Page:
• Introduces three new Live wallpapers for iPhone X
  • Improves video camera stabilization
  • Adds support in Podcasts to automatically advance to the next episode from the same show
  • Adds support in HealthKit for downhill snow sports distance as a data type
  • Fixes an issue that could cause Mail to appear to be checking for new messages even when a download is complete
  • Fixes an issue that could cause cleared Mail notifications from Exchange accounts to reappear
  • Improves stability in Calendar
  • Resolves an issue where Settings could open to a blank screen
  • Fixes an issue that could prevent swiping to Today View or Camera from the Lock Screen
  • Addresses an issue that could prevent Music controls from displaying on the Lock Screen
  • Fixes an issue that could cause app icons to be arranged incorrectly on the Home Screen
  • Addresses an issue that could prevent users from deleting recent photos when iCloud storage is exceeded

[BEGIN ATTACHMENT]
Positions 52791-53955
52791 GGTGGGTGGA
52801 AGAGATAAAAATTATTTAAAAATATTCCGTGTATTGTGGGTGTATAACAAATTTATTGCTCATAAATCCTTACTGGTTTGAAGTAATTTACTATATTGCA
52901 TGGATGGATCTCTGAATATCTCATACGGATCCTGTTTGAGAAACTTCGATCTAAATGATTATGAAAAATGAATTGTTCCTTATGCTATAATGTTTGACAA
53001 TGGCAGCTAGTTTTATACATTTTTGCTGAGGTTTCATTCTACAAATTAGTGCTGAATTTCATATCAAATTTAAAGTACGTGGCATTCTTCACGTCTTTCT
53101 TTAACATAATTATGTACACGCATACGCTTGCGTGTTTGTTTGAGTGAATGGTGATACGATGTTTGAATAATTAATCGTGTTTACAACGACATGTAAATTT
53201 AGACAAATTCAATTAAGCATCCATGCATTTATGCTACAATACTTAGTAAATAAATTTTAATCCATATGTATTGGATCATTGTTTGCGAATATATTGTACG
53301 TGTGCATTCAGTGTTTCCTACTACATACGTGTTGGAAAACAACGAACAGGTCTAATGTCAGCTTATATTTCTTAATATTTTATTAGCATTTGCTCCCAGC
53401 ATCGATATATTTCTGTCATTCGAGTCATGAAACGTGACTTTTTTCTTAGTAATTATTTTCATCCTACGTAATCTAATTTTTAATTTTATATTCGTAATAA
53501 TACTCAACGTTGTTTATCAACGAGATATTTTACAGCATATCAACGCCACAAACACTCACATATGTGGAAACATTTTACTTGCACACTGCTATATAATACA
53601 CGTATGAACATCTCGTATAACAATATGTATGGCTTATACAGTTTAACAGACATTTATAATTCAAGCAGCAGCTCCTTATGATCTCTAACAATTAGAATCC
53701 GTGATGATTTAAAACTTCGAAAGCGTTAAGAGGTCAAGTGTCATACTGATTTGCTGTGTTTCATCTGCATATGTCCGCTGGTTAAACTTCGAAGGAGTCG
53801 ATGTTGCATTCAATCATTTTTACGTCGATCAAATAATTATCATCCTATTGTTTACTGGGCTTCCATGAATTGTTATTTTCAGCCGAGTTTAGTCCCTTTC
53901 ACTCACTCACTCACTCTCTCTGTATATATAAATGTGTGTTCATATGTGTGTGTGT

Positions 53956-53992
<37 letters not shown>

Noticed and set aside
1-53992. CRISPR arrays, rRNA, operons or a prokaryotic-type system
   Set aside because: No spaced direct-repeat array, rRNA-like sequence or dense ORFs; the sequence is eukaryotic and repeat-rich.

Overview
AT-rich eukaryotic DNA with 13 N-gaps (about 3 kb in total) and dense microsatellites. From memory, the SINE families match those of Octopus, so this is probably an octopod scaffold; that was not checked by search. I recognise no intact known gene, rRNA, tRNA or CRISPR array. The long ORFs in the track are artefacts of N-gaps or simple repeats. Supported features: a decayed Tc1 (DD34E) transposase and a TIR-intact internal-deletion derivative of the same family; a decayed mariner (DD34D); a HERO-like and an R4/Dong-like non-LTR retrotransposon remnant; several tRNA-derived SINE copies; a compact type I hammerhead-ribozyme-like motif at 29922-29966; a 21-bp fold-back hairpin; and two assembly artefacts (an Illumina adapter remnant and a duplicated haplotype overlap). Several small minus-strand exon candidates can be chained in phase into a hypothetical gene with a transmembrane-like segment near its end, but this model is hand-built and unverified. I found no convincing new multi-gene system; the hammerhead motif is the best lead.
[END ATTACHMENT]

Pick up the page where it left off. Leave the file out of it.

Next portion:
• Addresses an issue where Find My iPhone sometimes wouldn’t display a map
  • Fixes an issue in Messages where the keyboard could overlap the most recent message
  • Fixes an issue in Calculator where typing numbers rapidly could lead to incorrect results
  • Addressed an issue where the keyboard could respond slowly
  • Adds support for real-time text (RTT) phone calls for the deaf and hard of hearing
  • Improves VoiceOver stability in Messages, Settings, App Store, and Music
  • Resolves an issue that prevented VoiceOver from announcing incoming Notifications